Randomized phase II trial comparing twice daily hyperfractionated with once daily hypofractionated thoracic radiotherapy in limited disease small cell lung cancer
Journal article, Peer reviewed
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Original versionActa Oncologica. 2016, 55 (5), 591-597. 10.3109/0284186X.2015.1092584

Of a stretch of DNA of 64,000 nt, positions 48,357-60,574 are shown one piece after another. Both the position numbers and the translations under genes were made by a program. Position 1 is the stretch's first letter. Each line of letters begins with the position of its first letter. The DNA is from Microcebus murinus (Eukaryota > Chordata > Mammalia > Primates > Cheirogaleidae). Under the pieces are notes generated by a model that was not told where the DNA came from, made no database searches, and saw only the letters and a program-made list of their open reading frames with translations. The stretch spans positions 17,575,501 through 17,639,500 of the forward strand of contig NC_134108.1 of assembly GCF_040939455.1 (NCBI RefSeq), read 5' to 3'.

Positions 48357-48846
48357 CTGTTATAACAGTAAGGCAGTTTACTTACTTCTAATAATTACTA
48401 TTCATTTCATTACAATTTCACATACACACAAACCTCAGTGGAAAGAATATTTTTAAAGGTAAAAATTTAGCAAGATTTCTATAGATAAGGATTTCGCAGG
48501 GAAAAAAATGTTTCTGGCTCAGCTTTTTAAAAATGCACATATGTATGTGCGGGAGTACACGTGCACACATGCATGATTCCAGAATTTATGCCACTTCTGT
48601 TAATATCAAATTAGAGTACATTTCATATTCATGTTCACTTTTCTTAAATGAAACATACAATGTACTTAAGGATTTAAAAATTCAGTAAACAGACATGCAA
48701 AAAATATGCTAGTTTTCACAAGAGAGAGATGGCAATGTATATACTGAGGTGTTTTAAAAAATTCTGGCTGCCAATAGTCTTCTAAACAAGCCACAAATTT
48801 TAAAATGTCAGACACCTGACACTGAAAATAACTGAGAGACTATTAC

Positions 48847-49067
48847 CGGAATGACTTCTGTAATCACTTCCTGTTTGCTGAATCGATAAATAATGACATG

Background: Concurrent chemotherapy and thoracic radiotherapy (TRT) is recommended for limited disease small cell lung cancer (LD SCLC). Twice daily TRT is well documented, but not universally implemented – probably mainly due to inconvenience and concerns about toxicity. A schedule of three-week hypofractionated TRT is a commonly used alternative. This is the first randomized trial comparing twice daily and hypofractionated TRT in LD SCLC. Material and methods: Patients received four courses of cisplatin/etoposide (PE) and were randomized to TRT of 42 Gy in 15 fractions (once daily, OD) or 45 Gy in 30 fractions (twice daily, BID) between the second and third PE course. Good responders received prophylactic cranial irradiation of 30 Gy in 15 fractions. Results: 157 patients were enrolled between May 2005 and January 2011 (OD: n = 84, BID: n = 73). Median age was 63 years, 52% were men, 84% had performance status 0–1, 72% had stage III disease and 11% non-malignant pleural effusion. The treatment arms were well balanced. The response rates were similar (OD: 92%, BID: 88%; p = 0.41), but more BID patients achieved a complete response (OD: 13%, BID: 33%; p = 0.003). There was no difference in one-year progression-free survival (PFS) (OD: 45%, BID: 49%; p = 0.61) or median PFS (OD: 10.2 months, BID: 11.4 months; p = 0.93). The median overall survival in the BID arm was 6.3 months longer (OD: 18.8 months, BID: 25.1 months; p = 0.61). There were no differences in grade 3–4 esophagitis (OD: 31%, BID: 33%, p = 0.80) or pneumonitis (OD: 2%, BID: 3%, p = 1.0). Patients on the BID arm reported slightly more dysphagia at the end of the TRT. Conclusion: There was no difference in severe toxicity between the two TRT schedules. The twice daily schedule resulted in significantly more complete responses and a numerically longer median overall survival, but no firm conclusions about efficacy could be drawn from this phase II trial.